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OBJECTIVE—To determine the prevalence of diabetes and impaired fasting glucose (IFG) and to assess clinical management indicators among adults with diabetes in a representative sample of New York City adults.
RESEARCH DESIGN AND METHODS—In 2004, New York City implemented the first community-level Health and Nutrition Examination Survey (NYC HANES), modeled after the National Health and Nutrition Examination Survey (NHANES). We used an interview to determine previously diagnosed diabetes and measured fasting plasma glucose to determine undiagnosed diabetes and IFG in a probability sample of 1,336 New York City adults. We assessed glycemic control and other clinical indicators using standardized NHANES protocols.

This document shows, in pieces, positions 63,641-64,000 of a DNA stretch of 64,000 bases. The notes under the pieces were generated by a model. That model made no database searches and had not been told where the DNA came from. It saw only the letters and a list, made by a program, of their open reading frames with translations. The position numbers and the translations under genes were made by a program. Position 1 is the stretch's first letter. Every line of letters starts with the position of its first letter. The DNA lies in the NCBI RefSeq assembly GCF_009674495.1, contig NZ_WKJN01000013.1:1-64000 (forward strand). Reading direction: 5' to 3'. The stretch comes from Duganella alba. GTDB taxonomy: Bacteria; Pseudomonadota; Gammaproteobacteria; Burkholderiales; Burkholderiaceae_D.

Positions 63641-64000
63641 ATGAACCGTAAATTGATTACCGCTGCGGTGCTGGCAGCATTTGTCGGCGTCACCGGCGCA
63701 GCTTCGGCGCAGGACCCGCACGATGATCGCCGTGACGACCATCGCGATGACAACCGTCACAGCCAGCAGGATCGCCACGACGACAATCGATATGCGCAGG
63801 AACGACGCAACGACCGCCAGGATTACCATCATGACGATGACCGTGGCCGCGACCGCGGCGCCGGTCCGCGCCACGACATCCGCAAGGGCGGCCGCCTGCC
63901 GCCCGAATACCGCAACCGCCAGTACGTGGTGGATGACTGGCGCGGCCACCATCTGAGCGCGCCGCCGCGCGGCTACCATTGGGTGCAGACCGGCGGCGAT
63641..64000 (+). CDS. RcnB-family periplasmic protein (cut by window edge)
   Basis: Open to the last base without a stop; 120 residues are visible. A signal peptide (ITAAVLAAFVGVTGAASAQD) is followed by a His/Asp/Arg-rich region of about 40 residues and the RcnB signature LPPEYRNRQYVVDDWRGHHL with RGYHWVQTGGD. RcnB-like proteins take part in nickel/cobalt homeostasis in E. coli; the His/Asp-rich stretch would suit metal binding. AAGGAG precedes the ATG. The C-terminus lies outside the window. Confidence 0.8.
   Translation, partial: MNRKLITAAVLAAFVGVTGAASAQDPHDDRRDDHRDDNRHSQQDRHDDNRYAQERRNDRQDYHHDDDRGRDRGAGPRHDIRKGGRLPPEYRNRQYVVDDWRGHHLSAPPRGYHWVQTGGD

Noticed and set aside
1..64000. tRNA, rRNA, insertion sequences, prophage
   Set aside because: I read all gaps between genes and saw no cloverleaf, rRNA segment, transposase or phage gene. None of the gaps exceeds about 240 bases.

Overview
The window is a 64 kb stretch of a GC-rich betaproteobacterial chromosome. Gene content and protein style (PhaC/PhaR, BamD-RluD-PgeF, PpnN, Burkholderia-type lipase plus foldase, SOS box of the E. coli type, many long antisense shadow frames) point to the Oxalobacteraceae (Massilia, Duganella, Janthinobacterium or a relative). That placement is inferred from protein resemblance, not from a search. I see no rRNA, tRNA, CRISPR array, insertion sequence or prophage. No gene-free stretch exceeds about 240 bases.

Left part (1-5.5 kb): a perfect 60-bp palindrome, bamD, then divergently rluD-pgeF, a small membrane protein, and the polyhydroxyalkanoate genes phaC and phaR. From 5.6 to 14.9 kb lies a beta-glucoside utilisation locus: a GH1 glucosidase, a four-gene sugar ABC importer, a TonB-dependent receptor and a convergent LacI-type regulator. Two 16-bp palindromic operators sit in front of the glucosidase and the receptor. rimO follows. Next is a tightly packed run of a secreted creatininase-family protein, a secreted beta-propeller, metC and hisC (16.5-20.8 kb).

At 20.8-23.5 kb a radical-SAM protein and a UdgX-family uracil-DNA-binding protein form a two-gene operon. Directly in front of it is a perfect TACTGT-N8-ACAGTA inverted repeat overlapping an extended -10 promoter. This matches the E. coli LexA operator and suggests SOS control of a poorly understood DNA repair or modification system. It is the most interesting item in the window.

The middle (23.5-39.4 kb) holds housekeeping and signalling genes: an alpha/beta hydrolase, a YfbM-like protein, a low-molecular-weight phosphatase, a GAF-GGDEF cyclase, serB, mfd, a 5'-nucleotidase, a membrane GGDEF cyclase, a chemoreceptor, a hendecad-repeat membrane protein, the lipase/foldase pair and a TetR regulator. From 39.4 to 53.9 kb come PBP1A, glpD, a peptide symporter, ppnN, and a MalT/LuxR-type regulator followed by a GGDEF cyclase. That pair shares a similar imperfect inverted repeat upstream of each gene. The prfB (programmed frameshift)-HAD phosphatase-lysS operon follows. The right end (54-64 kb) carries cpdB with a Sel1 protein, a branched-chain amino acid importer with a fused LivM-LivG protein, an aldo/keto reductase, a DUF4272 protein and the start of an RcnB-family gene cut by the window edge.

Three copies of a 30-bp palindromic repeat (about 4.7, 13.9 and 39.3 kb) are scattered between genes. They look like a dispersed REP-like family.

RESULTS—The prevalence of diabetes among New York City adults was 12.5% (95% CI 10.3–15.1): 8.7% diagnosed and 3.8% undiagnosed. Nearly one-fourth (23.5%) of adults had IFG. Asians had the highest prevalence of impaired glucose metabolism (diabetes 16.1%, IFG 32.4%) but were significantly less likely to be obese. Among adults with diagnosed diabetes, less than one-half (45%) had A1C levels <7%; one-half (50%) had elevated blood pressure measures at interview, 43% of whom were not on antihypertensive medications; nearly two-thirds (66%) had elevated LDL levels, and only 10% had their glucose, blood pressure, and cholesterol all at or below recommended levels. Most adults (84%) with diagnosed diabetes were on medication, but only 12% were receiving insulin.
CONCLUSIONS—In New York City, diabetes and IFG are widespread. Policies and structural interventions to promote physical activity and healthy eating should be prioritized. Improved disease management systems are needed for people with diabetes.